Sunday, August 14, 2011

The Church




A great small group ice-breaker is, “When  was the first time in your life you remember thinking about God?”   That is an easy question for me to answer.  My first memory of God comes from church.  While my parents were not fully-committed Christians they did make sure that my brother and I went to Sunday School and church on a fairly regular basis.  I also remember attending Sunday School and worship in the summers at my grandmother’s little country church.  Those times were wonderfully enjoyable for me and I know without a doubt that was when I had my first thoughts of a personal, loving, just, all-powerful, and all-knowing God.  I also remember that very early on, I learned that this great God is revealed to us in His Son Jesus Christ.

I suspect that most of you reading these words can point to church as the place(we will be reminded that church is not a place) where we first heard about or met God.  Even if your experience of God goes back to a friend or family member, chances are that they got their knowledge of the Lord from a local body of Christ.  And almost all of us have grown in faith through the church.

So, church is important!  Yet I have seen a distortion of what I believe God’s plan for the church is and I have witnessed many unbiblical and unChrist-like expressions of the local church.  I confess that I have sometimes contributed to this false church by sinful, selfish, and sloppy behavior.  Yet, through the scriptures and in my own personal prayer time I have seen a vision for what this bride of Christ can be.  I have also seen how God uses the church, in all her imperfections, to demonstrate Christ to the world and to draw people to Himself.

I was watching a Christian singing group one time that I knew a little something about the members.  One was a former convicted felon; one worked in a beer factory; another was divorced .  These people were ministering beautifully and were pointing to Christ in their words, music, and demeanor.  The Lord was using them despite their imperfections.  So does He use His church.  We truly have a Treasure in these earthen vessels.(II Cor. 4:7)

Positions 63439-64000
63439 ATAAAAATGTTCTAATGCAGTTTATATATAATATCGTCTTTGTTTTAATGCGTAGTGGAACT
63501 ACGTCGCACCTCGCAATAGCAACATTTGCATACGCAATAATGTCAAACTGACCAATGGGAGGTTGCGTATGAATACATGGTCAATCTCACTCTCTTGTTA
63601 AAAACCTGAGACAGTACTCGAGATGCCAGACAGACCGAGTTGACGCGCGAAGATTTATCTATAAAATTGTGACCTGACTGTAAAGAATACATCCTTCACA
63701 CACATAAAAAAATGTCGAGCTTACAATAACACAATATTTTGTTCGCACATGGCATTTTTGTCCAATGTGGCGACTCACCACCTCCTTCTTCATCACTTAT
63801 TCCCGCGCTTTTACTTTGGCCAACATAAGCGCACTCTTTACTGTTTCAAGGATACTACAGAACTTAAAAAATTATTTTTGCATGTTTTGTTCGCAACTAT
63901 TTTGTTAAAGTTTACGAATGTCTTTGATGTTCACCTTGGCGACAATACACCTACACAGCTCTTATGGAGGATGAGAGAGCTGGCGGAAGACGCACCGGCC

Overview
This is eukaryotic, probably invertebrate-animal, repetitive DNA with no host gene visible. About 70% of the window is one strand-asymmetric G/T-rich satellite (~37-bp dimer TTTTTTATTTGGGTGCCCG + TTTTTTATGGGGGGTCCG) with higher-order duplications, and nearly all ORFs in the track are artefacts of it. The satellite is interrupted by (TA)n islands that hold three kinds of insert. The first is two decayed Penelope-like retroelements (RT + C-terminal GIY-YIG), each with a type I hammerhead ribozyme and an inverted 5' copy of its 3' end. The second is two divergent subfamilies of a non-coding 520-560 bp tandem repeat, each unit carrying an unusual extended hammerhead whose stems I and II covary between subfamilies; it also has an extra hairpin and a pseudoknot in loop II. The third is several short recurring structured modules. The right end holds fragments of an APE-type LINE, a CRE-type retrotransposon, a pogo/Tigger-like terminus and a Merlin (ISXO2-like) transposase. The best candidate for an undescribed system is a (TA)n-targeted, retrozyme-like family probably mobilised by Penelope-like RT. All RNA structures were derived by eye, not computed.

There are some common errors that strong Christians and pastors commit on a regular basis.  One is statements that refer to the church as a place.  We all know that the church is not a place.  There is nowhere in the New Testament that describes the church as a place or a building (except metaphorically).    Yet we continue to say things like, “Let’s meet at the church.”  Or “My church is on Elm Street.”  This criticism may seem like nit-picking but our words eventually show our theology.   This misconception of what the church is can affect everything we do as the body of Christ.    The church becomes something to maintain—something static rather than dynamic.   

A corollary to that misconception is the one that refers to a Church building as the house of God.  I hear it almost every Sunday from pastors, deacons, elders and committed laypeople.   Yet the New Testament clearly states that the church is not a building and a building is not the Temple(Acts 7:49).  What this error does is tell us that God can only be found in this or similar buildings and that He is not in other places or He only visits other places but lives in the “sanctuary”.   So we better be “reverent” in the church building but we can be more free elsewhere.  I think you can see where this leads.

Before I am accused of contradicting myself let me say that church meeting places are important and special.  But they are special because Jesus is there when believers meet there (Matt. 18:20) and He also dwells individually in each believer (I Cor. 3:16, 6:19,  II Cor. 6:16).   A church meeting place is holy, only because God’s holy people are there, when they are there.   I have warm memories of church, early in my life, but it is the pastors, Sunday School teachers, and other adult believers who influenced me about the Lord, not the bricks and mortar. 

So let the church be the church!  Let’s not just go to church, let’s be the church. 

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